Why I Don’t do “Social Bubbles”
A couple of months ago, following our government’s lifting of some of the Covid-19 distancing restrictions, a friend of mine asked if I’d like our families to “bubble” together. This was part of Ontario’s “re-opening” plan and an effort to allow individuals social interactions in committed groups of 10.
My heart cringed at the request to bubble — and not because I didn’t want to hug this friend and have her join us in my living room sofa. It would’ve been more practical if our boys could play basketball together and not worry about potentially touching each other or sharing the same basketball during the game. But the request did not land softly in the veins of my heart, which feel others. The thought of bubbling with only some — having to choose with whom to bubble — didn’t jive with me in the least.
Bubbling meant there’d be restrictions and commitments of exclusion. Even though sometimes the perimeters and boundaries of a particular bubble become blurred and lines get crossed all over, at its core, it’s a decision I believe to be exclusionary. A declaration of one’s hierarchy of friendships, resembling the Grade 4 best friends list.
As imperfect as it may feel, remaining 6 ft. apart, outdoors, offered me the opportunity to, at least, interact with multitudes of individuals.
While I haven’t been formally inviting anyone over, my friends, students, family know they’re welcomed to drop by. As always, they know that they have a place that they can comfortably be themselves — and at this time, that place is in one of the many Muskoka chairs in my yard.
I’ve noticed that this pandemic has interestingly highlighted many of our pre-existing social dysfunctions. From consumerism and workaholism, ageism to the medicalization, and politicization of health and illness. I wonder whether these times turned the light on in our society, and we can see pre-coronavirus individual values more clearly, as well? Do our government “re-opening” policies and protocols give us more legitimacy to practice social exclusion than before?
We have all been moved by videos of communities come together in song on their balconies while isolation, fear and uncertainty plagued the globe. This is the beauty of humanity. It is the togetherness that lifts our spirits and helps us survive difficult times.
I’ve learned that just because something has been labelled civically legal, doesn’t necessarily mean it’s the morally right thing to do or say. Despite rightfully striving to ensure the greatest health safety and comfort for ourselves and those around us, we still need to think for ourselves.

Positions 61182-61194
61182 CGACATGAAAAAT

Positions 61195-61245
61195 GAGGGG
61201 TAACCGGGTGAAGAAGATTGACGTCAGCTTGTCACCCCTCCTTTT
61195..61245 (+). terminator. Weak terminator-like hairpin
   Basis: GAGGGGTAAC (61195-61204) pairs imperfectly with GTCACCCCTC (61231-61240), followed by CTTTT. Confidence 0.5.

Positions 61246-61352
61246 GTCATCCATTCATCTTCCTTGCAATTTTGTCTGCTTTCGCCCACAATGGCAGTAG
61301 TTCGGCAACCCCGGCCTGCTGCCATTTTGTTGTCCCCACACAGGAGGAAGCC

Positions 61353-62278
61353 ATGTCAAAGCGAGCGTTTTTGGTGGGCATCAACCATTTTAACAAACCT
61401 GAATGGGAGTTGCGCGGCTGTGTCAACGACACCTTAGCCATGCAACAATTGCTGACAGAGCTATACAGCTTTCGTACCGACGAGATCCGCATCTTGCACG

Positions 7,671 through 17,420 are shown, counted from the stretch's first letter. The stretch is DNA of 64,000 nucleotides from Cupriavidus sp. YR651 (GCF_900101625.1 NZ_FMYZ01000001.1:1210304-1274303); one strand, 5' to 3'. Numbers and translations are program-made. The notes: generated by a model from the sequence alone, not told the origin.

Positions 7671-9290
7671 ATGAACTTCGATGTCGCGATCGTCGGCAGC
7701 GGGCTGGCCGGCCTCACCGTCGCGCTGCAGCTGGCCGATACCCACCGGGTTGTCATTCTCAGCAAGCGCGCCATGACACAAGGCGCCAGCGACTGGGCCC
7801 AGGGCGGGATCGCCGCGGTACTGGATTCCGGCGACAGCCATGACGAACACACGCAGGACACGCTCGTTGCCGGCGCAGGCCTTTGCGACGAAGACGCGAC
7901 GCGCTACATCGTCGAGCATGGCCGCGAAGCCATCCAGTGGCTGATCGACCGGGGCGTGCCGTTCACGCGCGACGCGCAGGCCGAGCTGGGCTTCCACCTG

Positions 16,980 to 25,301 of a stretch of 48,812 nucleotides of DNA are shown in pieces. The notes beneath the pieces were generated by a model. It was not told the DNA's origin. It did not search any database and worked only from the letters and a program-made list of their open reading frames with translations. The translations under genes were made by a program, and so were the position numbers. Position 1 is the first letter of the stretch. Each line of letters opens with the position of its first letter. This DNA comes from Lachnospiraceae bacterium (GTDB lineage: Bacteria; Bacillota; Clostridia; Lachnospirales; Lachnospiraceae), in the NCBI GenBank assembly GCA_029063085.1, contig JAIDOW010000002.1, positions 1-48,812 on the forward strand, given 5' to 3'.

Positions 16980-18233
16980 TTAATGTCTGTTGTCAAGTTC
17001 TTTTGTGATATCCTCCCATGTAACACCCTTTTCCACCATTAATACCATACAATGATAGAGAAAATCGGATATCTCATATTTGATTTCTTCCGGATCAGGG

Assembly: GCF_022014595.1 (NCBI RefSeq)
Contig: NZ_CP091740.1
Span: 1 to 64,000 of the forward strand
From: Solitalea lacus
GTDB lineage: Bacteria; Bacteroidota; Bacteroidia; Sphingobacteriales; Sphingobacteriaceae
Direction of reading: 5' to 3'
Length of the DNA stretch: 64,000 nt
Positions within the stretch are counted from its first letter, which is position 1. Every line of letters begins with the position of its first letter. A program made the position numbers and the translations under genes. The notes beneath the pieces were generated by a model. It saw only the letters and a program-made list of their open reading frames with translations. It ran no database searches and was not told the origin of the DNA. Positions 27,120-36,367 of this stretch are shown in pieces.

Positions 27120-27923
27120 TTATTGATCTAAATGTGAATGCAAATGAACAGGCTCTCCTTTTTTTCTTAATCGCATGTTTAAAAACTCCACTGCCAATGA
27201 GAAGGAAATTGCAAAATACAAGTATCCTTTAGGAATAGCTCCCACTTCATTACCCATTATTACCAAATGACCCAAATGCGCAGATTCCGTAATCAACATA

We need to assess the more significant outcomes of the many protocols we’ve put in place during this time — and the ones that will follow as a society (and the world) continues opening up further. Bubbling is a socially constructed term that connotes positivity and safety. But social bubbles are by nature, exclusionary and socially destructive. Let’s not call anti-social measures social.
By and large, social bubbles respond to our physical safety needs, and some even argue our emotional safety needs. And as justified as they may seem, they bring with them the heavy expense of others’ personal needs, as well. By definition, social bubbles exclude people, so many consequently don’t feel that they truly “belong” or are accepted in circles they once thought they were a part of. Some neighbourhood dynamics have turned into high school cafeterias scenes. Friends have shared their feelings around this bubbling, and my heart broke for them. They felt excluded, rejected and isolated. It’s personal and hurtful.
American psychologist, Abraham Maslow, developed a bio-psycho-social Hierarchy of Needs which describes human needs as universal and in a hierarchy sequence of conditions. In this system, our most basic needs lie at the foundation of the pyramid. They are necessary conditions that enable us to fulfill our more advanced needs as we strive to self-actualize and attain greater meaning in life. At the very foundation of this list lies our physiological needs of food, clothes, shelter, etc. Our government understands this, so much of their energies and policies are directed to ensure that these essential physiological and safety needs are being met.
But can we find ways to meet them without sabotaging the essential needs for acceptance and belonging in our neighbourhoods and communities?
If we got scared when toilet paper and yeast flew off the shelves in exceedingly high demand at the beginning of our pandemic, I worry that our acceptance and feelings of belonging might be the next big thing to fly into scarcity. I fear the long-lasting social impact of our legitimized exclusionary best friends list.
When our kids return to school in the coming weeks will they replicate our bubbling practices and use them within the playground at recess? Have we unintentionally opened up doors for greater opportunities for bullying or forced isolation?
Indeed, we may have limited agency over the damage that Covid-19 has caused to families, our economy and other areas of society and daily living. As humans, we can get through this by sticking together and supporting each other.
How will our human need of connectivity and belonging be met in our current society and in the coming months as the pandemic drags on? We are regretfully developing an unprecedented aversion to humans in the process of protecting ourselves and our loved ones from the spread of Covid-19 on the biological level. An aversion that is humanly unnatural and unsustainable.
Let’s work together to ensure that we don’t lose our social sensitivity and humanity in that process. Let’s look out for each other. We might have unintentionally created exclusionary bubbles, perhaps on survival-mode and in stressful times. It might be time to begin popping them (before they become irreversible social norms) as we rethink what it means to be there for each other!